Federal regulatory agencies bring thousands of civil enforcement actions every year. The vast majority of these cases are heard, not by independent judges, but by Administrative Law Judges hired and employed by mid-level employees of the agencies bringing suit. Supporters say ALJs streamline the enforcement process, claim the judges are protected from conflicts of interest, and note that ALJ decisions can be appealed to independent Article III courts. Critics claim the scenario may deny regulated parties due process because ALJs can never be wholly independent, and they suggest the option of a later appeal is insufficient because of the deference courts give to agency factual determinations.
But what if the current system for appointing Administrative Law Judges is unconstitutional? In a case the U.S. Supreme Court will hear in April (Lucia v. SEC), the Justices will determine whether the Securities and Exchange Commission’s ALJs exercise sufficient power to be considered “officers of the United States” within the meaning of the Constitution’s Appointments Clause. If they are, the High Court may conclude that ALJs must be nominated by a majority vote of the Securities and Exchange Commissioners as Article II “officers,” rather than by SEC staff – a decision that could change the way regulatory agencies operate.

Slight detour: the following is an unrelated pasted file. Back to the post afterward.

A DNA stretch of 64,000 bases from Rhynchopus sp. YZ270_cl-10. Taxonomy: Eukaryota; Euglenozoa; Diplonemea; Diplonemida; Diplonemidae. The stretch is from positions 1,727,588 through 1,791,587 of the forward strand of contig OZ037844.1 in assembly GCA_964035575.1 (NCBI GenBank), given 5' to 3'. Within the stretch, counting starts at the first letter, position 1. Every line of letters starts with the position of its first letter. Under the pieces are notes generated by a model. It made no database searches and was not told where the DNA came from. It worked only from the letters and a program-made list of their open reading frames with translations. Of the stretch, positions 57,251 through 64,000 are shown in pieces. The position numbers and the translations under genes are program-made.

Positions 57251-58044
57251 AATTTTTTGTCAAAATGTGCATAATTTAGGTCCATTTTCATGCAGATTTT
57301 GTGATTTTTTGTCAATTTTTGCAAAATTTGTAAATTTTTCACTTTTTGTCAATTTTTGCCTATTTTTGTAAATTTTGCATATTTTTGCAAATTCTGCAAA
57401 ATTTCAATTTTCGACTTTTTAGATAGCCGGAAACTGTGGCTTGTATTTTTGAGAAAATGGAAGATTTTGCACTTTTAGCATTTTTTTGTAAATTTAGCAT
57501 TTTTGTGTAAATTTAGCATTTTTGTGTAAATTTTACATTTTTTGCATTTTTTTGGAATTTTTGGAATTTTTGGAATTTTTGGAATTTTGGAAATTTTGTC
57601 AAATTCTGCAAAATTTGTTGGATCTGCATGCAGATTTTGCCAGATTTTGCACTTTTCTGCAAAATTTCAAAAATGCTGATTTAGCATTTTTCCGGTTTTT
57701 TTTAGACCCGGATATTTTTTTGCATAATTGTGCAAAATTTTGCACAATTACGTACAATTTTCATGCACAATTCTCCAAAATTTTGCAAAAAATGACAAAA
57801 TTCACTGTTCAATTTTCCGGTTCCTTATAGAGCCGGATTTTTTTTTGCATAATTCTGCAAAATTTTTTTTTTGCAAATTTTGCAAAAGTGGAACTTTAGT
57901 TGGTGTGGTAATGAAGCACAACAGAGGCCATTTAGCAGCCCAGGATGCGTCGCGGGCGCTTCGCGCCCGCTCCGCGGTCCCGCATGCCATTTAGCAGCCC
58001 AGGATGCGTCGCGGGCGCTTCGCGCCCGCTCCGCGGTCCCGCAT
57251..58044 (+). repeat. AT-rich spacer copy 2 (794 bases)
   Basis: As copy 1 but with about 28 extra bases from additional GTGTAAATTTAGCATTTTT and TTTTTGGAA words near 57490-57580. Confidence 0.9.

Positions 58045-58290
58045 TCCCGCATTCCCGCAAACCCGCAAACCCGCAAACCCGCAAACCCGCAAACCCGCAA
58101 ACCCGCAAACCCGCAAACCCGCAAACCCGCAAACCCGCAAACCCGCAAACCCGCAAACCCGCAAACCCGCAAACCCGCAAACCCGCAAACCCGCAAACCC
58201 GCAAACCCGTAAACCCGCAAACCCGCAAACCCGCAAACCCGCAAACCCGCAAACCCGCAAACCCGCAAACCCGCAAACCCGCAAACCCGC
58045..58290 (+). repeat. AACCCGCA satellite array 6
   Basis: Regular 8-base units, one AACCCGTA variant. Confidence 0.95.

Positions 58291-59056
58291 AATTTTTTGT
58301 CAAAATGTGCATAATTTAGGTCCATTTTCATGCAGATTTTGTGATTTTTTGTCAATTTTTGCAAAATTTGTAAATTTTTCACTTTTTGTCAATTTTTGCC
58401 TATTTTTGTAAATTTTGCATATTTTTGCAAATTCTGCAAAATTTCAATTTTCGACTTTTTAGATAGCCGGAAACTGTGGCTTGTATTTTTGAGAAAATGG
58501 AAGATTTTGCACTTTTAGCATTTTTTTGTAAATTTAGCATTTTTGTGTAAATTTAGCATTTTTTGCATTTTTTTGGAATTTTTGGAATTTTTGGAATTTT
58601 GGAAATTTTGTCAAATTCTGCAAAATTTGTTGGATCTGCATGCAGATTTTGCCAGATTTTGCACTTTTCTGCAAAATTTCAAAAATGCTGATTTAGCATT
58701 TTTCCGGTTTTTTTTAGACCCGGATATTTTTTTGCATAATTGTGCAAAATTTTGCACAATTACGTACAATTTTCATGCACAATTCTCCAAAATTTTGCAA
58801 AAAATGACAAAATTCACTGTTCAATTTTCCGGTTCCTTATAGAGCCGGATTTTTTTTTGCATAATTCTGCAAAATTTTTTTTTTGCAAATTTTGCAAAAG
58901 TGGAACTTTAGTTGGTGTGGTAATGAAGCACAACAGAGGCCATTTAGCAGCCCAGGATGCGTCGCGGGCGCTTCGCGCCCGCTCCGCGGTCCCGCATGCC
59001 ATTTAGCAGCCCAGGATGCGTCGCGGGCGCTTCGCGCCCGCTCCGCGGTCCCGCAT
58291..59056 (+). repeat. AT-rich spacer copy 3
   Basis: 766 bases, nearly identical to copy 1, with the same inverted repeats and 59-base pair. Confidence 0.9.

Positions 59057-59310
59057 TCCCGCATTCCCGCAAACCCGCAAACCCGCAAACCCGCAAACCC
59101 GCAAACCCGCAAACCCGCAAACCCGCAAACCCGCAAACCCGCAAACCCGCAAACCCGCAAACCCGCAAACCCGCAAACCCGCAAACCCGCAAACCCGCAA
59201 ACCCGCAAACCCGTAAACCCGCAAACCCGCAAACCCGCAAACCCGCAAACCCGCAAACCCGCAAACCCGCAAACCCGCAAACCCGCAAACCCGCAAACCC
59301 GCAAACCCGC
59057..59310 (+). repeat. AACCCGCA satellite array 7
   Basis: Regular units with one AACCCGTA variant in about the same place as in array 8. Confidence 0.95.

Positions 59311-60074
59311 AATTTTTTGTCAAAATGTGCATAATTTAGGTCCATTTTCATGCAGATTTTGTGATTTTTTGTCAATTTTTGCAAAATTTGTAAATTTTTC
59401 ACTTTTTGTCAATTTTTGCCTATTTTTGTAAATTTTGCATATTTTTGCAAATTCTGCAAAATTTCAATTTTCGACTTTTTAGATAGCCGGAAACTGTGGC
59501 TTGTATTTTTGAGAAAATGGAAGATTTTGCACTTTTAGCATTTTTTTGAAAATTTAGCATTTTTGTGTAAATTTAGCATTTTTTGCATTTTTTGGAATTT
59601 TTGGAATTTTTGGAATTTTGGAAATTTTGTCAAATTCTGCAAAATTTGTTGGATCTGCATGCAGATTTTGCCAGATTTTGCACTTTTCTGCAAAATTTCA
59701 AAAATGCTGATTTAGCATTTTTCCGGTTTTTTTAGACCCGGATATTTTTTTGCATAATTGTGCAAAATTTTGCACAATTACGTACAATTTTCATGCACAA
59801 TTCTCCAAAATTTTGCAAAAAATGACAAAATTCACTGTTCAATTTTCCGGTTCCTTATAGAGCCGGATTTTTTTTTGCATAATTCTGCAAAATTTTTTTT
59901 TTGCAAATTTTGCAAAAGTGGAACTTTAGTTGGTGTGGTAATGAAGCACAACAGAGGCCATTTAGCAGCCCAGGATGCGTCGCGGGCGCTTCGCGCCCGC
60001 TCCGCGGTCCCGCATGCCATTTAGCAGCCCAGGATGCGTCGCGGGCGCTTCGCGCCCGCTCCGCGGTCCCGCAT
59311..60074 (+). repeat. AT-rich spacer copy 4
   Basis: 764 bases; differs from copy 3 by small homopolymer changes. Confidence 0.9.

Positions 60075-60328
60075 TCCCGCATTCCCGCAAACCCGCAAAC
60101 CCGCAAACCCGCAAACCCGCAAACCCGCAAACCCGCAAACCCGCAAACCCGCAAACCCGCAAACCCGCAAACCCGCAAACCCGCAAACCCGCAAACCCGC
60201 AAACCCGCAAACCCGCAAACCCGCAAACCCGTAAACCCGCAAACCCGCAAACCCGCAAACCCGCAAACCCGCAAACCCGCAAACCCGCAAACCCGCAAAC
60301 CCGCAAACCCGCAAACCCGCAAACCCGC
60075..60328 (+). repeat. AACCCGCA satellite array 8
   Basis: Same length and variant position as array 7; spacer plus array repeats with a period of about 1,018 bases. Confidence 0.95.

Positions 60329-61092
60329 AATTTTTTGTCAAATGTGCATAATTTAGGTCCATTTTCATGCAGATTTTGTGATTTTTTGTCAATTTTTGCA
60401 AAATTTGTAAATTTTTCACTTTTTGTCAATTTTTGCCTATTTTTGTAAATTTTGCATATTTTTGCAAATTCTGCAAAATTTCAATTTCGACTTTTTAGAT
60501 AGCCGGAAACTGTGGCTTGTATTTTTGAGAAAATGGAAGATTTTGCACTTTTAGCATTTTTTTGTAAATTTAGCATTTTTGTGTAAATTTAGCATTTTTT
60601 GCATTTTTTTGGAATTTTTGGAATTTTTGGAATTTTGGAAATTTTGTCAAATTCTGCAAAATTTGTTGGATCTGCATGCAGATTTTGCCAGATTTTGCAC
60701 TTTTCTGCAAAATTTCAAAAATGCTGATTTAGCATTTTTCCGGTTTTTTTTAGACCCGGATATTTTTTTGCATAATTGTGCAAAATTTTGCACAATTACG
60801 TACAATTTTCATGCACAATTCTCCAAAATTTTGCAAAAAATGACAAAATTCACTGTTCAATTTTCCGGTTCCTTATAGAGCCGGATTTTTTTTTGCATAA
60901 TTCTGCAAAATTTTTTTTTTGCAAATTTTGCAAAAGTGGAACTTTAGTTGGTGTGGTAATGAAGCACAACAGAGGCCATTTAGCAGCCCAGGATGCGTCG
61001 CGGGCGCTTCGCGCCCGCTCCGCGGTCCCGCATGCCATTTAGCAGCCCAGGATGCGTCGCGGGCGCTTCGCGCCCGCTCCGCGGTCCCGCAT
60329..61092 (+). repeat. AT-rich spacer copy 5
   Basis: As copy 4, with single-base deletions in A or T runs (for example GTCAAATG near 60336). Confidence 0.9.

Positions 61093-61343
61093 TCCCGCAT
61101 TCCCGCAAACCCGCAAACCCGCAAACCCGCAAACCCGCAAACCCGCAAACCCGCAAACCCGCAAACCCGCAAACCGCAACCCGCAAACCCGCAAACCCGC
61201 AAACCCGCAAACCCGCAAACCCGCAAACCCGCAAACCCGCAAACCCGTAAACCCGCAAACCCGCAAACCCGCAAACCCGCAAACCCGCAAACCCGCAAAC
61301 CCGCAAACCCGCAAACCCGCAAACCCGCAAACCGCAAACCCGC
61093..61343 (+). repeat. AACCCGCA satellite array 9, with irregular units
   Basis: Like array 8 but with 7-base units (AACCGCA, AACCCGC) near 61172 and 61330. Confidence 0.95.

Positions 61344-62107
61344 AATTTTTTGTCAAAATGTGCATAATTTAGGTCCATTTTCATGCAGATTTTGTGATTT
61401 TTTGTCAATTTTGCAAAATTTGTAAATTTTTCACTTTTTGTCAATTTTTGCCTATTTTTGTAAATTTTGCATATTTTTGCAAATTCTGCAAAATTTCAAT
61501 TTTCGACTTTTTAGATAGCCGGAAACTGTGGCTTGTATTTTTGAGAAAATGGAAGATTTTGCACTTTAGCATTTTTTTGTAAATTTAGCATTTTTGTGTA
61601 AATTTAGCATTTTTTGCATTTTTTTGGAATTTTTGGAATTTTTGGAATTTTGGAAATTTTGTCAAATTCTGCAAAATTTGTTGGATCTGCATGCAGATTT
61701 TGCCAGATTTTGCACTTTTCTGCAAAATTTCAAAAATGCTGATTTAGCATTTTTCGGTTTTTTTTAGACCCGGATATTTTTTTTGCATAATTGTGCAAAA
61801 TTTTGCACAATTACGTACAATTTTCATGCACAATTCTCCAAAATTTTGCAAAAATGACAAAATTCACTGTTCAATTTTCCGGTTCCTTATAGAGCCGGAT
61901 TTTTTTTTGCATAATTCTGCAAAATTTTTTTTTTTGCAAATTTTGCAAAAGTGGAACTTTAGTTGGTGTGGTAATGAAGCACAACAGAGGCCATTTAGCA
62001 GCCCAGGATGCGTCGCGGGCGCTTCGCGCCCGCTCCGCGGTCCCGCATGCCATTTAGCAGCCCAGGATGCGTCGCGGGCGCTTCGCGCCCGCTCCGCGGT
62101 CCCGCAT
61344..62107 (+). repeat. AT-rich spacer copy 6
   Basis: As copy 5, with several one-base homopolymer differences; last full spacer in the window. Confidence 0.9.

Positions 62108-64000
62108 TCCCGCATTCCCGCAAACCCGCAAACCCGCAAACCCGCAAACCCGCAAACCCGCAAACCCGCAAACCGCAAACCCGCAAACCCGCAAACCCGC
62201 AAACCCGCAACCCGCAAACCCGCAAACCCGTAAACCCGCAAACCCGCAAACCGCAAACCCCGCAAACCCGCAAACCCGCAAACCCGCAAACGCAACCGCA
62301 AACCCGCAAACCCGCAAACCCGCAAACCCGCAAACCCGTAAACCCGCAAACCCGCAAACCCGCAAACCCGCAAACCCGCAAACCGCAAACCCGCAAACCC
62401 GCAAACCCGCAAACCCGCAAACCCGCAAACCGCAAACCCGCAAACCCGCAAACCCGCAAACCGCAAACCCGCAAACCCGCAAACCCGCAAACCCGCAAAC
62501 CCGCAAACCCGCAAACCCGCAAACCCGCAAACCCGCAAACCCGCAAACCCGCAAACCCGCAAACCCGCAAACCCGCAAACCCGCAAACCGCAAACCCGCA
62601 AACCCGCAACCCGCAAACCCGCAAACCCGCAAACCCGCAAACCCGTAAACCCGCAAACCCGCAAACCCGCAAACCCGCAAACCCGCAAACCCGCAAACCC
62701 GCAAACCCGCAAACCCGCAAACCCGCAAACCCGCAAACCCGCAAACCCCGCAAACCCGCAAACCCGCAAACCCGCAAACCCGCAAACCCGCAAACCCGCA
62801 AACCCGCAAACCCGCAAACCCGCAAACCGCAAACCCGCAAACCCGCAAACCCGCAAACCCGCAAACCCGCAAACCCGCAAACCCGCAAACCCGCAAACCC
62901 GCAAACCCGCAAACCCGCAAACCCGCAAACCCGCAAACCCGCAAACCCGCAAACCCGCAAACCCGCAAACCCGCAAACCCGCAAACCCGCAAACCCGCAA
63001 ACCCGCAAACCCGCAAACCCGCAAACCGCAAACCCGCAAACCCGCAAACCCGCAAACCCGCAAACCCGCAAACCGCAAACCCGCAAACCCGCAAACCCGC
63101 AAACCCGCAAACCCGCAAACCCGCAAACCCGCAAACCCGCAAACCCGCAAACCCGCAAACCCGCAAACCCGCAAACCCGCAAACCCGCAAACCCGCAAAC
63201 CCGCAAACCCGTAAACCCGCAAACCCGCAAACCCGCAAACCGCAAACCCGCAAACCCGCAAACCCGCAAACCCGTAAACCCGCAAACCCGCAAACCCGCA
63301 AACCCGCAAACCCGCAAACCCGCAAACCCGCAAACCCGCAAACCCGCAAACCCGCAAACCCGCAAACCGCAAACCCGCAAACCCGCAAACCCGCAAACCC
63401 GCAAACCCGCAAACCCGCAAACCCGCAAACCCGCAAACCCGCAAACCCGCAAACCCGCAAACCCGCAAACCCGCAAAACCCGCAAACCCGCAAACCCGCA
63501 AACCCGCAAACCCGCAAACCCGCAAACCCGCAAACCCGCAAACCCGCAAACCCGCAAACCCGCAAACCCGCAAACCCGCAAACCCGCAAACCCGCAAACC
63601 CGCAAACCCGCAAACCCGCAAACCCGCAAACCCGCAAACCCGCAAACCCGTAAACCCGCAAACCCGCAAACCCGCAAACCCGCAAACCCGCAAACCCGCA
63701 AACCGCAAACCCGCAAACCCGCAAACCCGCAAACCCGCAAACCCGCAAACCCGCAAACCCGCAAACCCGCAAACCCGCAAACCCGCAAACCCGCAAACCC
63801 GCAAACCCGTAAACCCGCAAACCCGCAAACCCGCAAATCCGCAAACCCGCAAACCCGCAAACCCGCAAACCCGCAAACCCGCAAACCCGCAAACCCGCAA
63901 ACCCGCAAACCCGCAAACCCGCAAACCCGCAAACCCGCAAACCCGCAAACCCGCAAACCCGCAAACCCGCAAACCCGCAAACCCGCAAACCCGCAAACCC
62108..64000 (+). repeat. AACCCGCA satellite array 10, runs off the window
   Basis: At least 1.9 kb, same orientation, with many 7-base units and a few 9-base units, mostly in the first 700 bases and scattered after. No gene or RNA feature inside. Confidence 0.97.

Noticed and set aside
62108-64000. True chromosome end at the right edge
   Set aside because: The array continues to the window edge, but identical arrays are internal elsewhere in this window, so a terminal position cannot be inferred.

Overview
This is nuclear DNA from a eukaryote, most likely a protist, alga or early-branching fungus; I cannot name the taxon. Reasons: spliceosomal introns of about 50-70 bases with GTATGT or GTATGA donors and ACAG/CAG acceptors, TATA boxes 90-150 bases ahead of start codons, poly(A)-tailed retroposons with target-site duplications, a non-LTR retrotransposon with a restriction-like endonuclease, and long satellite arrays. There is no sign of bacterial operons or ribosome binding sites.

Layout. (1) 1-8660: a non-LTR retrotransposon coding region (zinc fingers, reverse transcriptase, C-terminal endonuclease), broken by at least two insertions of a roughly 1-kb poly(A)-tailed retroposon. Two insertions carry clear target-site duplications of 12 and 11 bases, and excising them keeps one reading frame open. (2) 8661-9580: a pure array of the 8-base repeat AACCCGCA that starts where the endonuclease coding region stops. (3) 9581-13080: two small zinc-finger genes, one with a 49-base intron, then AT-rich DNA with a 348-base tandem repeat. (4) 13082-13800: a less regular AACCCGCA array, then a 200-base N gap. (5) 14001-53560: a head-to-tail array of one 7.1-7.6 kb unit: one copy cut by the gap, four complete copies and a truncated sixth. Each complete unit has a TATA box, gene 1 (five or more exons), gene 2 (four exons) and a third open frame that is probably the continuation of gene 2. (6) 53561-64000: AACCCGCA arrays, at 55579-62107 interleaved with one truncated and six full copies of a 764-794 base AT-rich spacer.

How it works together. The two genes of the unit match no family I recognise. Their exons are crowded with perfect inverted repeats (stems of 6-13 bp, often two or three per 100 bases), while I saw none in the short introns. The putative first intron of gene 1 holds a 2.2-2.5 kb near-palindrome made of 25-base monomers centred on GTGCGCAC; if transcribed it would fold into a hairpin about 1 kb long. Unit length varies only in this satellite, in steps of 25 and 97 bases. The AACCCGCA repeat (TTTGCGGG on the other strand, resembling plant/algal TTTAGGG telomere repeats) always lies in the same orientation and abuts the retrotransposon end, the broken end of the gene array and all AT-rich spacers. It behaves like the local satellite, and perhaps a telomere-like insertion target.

During this briefing, our expert panel of litigators and legal scholars discussed the meaning of the Lucia case and how the Court is likely to resolve it. They also tackled the thorny questions of how agencies should respond if the Court holds ALJs unconstitutional.
This briefing featured:
Assistant Professor, George Mason University Antonin Scalia Law School
Mark A. Perry
Partner, Gibson, Dunn & Crutcher LLP
Professor, George Washington University Law School